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View Diary: Sen. Heinrich on Syria, and a Response (89 comments)

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  •  Harder to prove for one thing (1+ / 0-)
    Recommended by:
    samddobermann

    War -- mass killing -- of any kind should be a concern, regardless of motivation. Ethnic cleansing, however it is being accomplished, ought to be resisted.

    Having said  that, it is less of a concern. Not just to our government. The recent Administration effort was the result of massive media coverage, with pretty damning evidence in the form of all that disturbing video.

    The chemical weapons ban is a bright line. Violations are readily apparent. And, it's a mechanism, the enforcement of which would remove a highly effective way to pursue ethnic cleansing.

    It can be hard to identify ethnic cleansing in  the midst of a civil war that  has ethnic dimensions on all sides. But, using  these horrific weapons is something the international community can identify, condemn and do something about.

    Coming Soon -- to an Internet connection near you: Armisticeproject.org

    by FischFry on Tue Sep 10, 2013 at 04:43:26 AM PDT

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    •  Please explain what they can do about it... (1+ / 0-)
      Recommended by:
      Dallasdoc

      and how it would work.

      "Perhaps the sentiments contained in the following pages, are not YET sufficiently fashionable to procure them general favour..."

      by Buckeye Nut Schell on Tue Sep 10, 2013 at 06:13:53 AM PDT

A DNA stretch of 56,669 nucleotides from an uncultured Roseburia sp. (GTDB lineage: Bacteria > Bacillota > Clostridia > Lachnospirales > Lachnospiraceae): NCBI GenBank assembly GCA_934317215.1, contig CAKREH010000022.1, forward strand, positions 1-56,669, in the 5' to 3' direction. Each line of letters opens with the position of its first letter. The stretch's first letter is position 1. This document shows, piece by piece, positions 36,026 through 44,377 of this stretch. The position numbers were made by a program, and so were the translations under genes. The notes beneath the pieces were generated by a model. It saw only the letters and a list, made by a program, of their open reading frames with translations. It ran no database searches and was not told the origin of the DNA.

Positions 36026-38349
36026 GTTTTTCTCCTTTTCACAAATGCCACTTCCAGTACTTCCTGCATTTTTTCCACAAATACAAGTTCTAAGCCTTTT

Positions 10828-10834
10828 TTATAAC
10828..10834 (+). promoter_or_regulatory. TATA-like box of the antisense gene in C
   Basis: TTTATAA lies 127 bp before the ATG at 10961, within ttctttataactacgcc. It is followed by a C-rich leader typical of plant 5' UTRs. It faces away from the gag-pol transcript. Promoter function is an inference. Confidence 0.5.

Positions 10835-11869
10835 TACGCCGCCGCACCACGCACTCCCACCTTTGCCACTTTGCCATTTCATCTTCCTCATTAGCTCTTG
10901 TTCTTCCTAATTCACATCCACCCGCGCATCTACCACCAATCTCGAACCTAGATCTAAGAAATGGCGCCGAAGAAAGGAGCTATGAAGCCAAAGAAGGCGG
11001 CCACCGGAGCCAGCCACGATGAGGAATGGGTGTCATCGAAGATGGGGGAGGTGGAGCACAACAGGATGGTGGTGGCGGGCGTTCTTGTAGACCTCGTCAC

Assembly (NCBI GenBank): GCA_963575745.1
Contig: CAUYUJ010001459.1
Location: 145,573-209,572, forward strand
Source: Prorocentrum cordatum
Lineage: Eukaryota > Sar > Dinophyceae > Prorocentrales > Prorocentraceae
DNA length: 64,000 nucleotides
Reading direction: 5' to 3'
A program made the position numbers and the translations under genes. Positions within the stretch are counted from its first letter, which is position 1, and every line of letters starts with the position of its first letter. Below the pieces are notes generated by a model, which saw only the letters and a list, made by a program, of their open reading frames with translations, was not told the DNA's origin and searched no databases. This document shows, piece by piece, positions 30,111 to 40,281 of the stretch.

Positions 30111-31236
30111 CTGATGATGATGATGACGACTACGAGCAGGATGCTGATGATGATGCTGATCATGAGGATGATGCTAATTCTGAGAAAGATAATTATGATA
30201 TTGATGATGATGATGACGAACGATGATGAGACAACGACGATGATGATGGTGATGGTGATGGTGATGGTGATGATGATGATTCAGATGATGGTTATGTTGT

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      •  You're watching it play it out before your eyes (0+ / 0-)

        Pay attention.

        Coming Soon -- to an Internet connection near you: Armisticeproject.org

        by FischFry on Tue Sep 10, 2013 at 07:07:25 AM PDT

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        •  That is a non-answer if I ever heard one... (2+ / 0-)
          Recommended by:
          JesseCW, Dallasdoc

          I pay very close attention.

          "Perhaps the sentiments contained in the following pages, are not YET sufficiently fashionable to procure them general favour..."

          by Buckeye Nut Schell on Tue Sep 10, 2013 at 07:16:30 AM PDT

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          •  The answer is simple (0+ / 0-)

            We take action that seriously undercuts the regime and/or its ability to employ chemical weapons, and the regime gets the message that there will be a price to pay each time they are caught doing this. Either that, or, as we see happening in the last 24 hours, our resolve pushes the Syrian regime to make serious concessions to eliminate their chemical arsenal.

            Coming Soon -- to an Internet connection near you: Armisticeproject.org

            by FischFry on Tue Sep 10, 2013 at 07:32:50 AM PDT

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            •  Okay, that is a fair answer. (2+ / 0-)
              Recommended by:
              Dallasdoc, PhilJD

              However, what I meant by how would that work is how would bombing seriously undercut the regime's ability to deploy chemical weapons?